A few years ago I watched a movie called “Dumplings.” It was a Korean horror film about eating aborted fetuses in order to reverse the aging process. I thought it had the best sound design I’d ever heard. Now we may have a new sound design champion with “Berberian Sound Studio.” It may have an unfair advantage though as “Berberian Sound Studio” is actually about Foley artists.
“Berberian Sound Studio” follows a British Foley artist going to work on an Italian horror film in the 1970’s. Don’t call the genre “horror” in front of the pretentious director or you’ll get a long-winded and pompous speech about art. Anyway, Gideroy (Tobey Jones) is fairly excited to work on this project because he’s heard great things about the studio and the crew working on the feature. Gilderoy is a bit perplexed as to why they actually hired him though. He doesn’t really work in this genre, doesn’t speak Italian, and was a bit expensive to fly out there. So, there’s no direct red flags or evidence of ill will, but it’s still an odd scenario.
Shortly after Gilderoy gets to work, his suspicions of nefarious activities begin to swell. People are generally rude to him and give him morally-shakey advice. Hollywood types are usually portrayed as two-timing rascals, but this movie almost spoofs that idea as they come off closer to being self-inflating psychopaths. Gilderoy tirelessly works as he dials knobs, destroys produce, and records shriek after shriek after shriek. After watching the disturbing material over and over again and never leaving the studio, Gilderoy starts to hallucinate. Worlds blur as distinguishing between reality and art becomes an impossibility.
Tobey Jones is the linchpin of this movie. His genuinely innocent demeanor makes this paranoid acid trip of a film bearable. He’s a meek but passionate man that takes a great deal of pride in his work. To see himself pretty much sacrifice his mental well-being in order to produce the best possible product is fascinating. Tobey Jones has always been a talented actor and has portrayed an insane range of characters. It’s nice to see him in a lead role, as well as inspiring. He’s in that click of actors (Philip Seymor Hoffman, Paul Giammatti, William H. Macy) where they might not look like a leading man, but their consistent talent is what gets them noticed.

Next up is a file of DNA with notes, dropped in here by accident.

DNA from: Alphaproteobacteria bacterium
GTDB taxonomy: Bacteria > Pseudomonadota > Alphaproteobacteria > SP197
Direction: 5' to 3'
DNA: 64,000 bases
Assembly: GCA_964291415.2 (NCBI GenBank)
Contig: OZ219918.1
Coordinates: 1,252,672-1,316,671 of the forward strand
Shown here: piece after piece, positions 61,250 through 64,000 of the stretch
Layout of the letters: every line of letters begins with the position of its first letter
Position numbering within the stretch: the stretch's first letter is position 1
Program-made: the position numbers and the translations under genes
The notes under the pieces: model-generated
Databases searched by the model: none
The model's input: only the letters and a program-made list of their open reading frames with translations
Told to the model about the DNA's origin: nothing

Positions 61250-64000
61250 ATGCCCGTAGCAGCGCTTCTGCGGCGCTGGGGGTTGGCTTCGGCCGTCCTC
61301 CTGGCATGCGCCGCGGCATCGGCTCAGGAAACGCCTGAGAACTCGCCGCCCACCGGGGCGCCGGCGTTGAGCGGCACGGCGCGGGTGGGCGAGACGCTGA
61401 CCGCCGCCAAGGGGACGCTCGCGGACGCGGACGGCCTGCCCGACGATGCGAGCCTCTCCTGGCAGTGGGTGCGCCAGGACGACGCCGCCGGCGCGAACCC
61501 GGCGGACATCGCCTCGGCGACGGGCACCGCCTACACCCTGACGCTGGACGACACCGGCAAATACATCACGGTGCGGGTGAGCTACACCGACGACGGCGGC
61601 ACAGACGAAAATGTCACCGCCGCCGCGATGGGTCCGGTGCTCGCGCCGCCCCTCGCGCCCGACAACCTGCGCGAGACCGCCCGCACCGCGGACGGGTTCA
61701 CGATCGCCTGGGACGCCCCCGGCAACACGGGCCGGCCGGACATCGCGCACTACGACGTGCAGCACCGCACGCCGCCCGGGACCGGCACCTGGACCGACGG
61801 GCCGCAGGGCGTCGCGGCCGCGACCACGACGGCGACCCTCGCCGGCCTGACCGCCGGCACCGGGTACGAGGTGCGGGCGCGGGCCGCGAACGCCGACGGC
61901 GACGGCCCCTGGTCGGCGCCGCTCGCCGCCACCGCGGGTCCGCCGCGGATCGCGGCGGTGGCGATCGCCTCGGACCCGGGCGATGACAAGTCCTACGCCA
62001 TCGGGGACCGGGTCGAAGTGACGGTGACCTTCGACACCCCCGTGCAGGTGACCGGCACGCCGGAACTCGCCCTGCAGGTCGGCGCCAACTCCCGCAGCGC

Production-wise, “Berberian Sound Studio” is fairly fantastic. It brings on a certain claustrophobia as we never really leave the studio. We’re shrouded in darkness and the only light to be had is from harsh Tungsten lights. Couple that with the constant shrieking and disturbing sounds, and I can see how it’s easy to fall into the madness. There are eerie close ups of decaying produce and vertigo-inducing wide shots.
When all is said and done, “Berberian Sound Studio” is well made. It looks great and is performed expertly. The story on the other hand is something for interpretation. There are plenty of interesting scenes, but they tend to repeat themselves. This may be a ploy to assist the descent into insanity, but I found myself losing interest after the half dozen screams into the microphone. Plus, I’m not certain what actually happened. I’m pretty sure that was the point, but a tad more information would have been helpful. Ambiguity is not a bad thing in films. Hell, more movies should be ambiguous rather than drawing a hard line between right and wrong. But I have not idea how to start an opinion…which is bad for a film review.
EXTRA TID BITS:
– I don’t what was going on in the 1970’s, but the movies coming out of Italy then were insane.
– Park Chan-Wook’s “Stoker” also has some amazing sound design.
– Tobey Jones also played Alfred Hitchcock around the same time Anthony Hopkins played Hitchcock. He was also portraying Truman Capote when Philip Seymour Hoffman received an oscar for portraying Capote. Dude can’t catch a break.
– Wasn’t Peter Strickland the name of Hank Hill’s boss?